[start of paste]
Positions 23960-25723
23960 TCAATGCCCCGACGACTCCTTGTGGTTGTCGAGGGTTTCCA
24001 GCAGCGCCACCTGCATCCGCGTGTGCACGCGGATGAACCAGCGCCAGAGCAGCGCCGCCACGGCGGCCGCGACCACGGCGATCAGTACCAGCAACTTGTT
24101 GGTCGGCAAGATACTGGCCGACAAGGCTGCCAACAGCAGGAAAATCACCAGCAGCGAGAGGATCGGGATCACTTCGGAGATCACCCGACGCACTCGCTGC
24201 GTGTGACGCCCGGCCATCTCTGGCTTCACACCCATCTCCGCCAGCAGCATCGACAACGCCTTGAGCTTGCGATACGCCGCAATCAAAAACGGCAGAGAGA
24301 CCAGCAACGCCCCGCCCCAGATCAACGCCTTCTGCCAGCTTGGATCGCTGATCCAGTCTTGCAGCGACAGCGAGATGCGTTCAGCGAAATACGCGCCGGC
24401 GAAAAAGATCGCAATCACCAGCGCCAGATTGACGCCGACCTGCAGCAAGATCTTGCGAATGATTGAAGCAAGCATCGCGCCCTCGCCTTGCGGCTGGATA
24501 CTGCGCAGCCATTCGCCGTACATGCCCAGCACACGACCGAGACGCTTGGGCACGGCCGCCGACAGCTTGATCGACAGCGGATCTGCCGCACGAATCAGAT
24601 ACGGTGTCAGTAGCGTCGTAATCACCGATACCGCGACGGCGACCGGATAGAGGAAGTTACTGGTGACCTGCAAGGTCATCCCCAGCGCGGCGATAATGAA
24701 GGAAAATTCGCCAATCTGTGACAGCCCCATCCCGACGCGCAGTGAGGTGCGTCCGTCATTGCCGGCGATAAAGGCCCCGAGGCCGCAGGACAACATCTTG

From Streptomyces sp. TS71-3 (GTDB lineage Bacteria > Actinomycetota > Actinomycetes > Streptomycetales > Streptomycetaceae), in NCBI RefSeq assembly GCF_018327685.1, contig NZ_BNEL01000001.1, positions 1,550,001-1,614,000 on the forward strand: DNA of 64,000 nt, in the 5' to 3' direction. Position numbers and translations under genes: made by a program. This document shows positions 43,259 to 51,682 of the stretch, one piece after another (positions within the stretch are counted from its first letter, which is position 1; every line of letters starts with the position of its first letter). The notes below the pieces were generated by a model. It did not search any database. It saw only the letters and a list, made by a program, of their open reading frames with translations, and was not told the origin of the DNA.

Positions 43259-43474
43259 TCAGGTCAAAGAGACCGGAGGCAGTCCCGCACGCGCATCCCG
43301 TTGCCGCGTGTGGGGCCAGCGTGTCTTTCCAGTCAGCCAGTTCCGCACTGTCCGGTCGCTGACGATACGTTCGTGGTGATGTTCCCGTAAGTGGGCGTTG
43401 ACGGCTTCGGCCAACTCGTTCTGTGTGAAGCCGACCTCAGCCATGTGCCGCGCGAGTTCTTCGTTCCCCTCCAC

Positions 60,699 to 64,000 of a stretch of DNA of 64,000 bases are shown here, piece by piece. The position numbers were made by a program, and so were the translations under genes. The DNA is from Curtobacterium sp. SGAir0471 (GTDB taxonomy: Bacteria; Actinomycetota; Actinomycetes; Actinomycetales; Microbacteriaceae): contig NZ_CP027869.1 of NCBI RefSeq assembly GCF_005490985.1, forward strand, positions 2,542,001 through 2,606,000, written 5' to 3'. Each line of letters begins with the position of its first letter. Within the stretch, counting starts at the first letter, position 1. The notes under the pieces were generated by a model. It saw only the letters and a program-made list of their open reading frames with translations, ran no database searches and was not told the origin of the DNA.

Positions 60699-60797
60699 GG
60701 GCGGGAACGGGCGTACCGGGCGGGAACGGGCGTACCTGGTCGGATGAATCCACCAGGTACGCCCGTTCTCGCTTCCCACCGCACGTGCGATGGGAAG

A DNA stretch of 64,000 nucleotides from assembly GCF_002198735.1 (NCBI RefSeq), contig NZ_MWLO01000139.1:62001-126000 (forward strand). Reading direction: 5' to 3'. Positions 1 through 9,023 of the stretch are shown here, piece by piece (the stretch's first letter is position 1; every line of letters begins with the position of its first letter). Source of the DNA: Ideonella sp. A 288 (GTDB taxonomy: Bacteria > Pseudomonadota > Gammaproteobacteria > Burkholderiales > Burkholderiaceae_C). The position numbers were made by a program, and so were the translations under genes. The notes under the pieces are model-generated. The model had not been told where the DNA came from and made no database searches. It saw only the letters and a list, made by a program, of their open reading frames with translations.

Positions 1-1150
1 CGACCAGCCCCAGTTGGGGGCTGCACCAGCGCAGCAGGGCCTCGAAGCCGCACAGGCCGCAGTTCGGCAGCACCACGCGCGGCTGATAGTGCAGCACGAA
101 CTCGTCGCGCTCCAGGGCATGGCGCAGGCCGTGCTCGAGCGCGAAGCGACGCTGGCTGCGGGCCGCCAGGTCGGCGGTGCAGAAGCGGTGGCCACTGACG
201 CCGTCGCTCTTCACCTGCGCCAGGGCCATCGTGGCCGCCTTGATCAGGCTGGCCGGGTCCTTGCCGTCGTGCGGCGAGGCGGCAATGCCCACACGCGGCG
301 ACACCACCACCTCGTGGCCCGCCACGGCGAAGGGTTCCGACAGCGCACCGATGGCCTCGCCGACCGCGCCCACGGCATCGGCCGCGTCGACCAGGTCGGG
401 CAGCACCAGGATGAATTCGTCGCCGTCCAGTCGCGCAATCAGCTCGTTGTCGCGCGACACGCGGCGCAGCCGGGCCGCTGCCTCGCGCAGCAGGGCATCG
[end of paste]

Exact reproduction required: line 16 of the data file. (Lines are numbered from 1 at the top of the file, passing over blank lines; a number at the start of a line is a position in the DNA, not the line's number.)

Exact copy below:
Positions 60,699 to 64,000 of a stretch of DNA of 64,000 bases are shown here, piece by piece. The position numbers were made by a program, and so were the translations under genes. The DNA is from Curtobacterium sp. SGAir0471 (GTDB taxonomy: Bacteria; Actinomycetota; Actinomycetes; Actinomycetales; Microbacteriaceae): contig NZ_CP027869.1 of NCBI RefSeq assembly GCF_005490985.1, forward strand, positions 2,542,001 through 2,606,000, written 5' to 3'. Each line of letters begins with the position of its first letter. Within the stretch, counting starts at the first letter, position 1. The notes under the pieces were generated by a model. It saw only the letters and a program-made list of their open reading frames with translations, ran no database searches and was not told the origin of the DNA.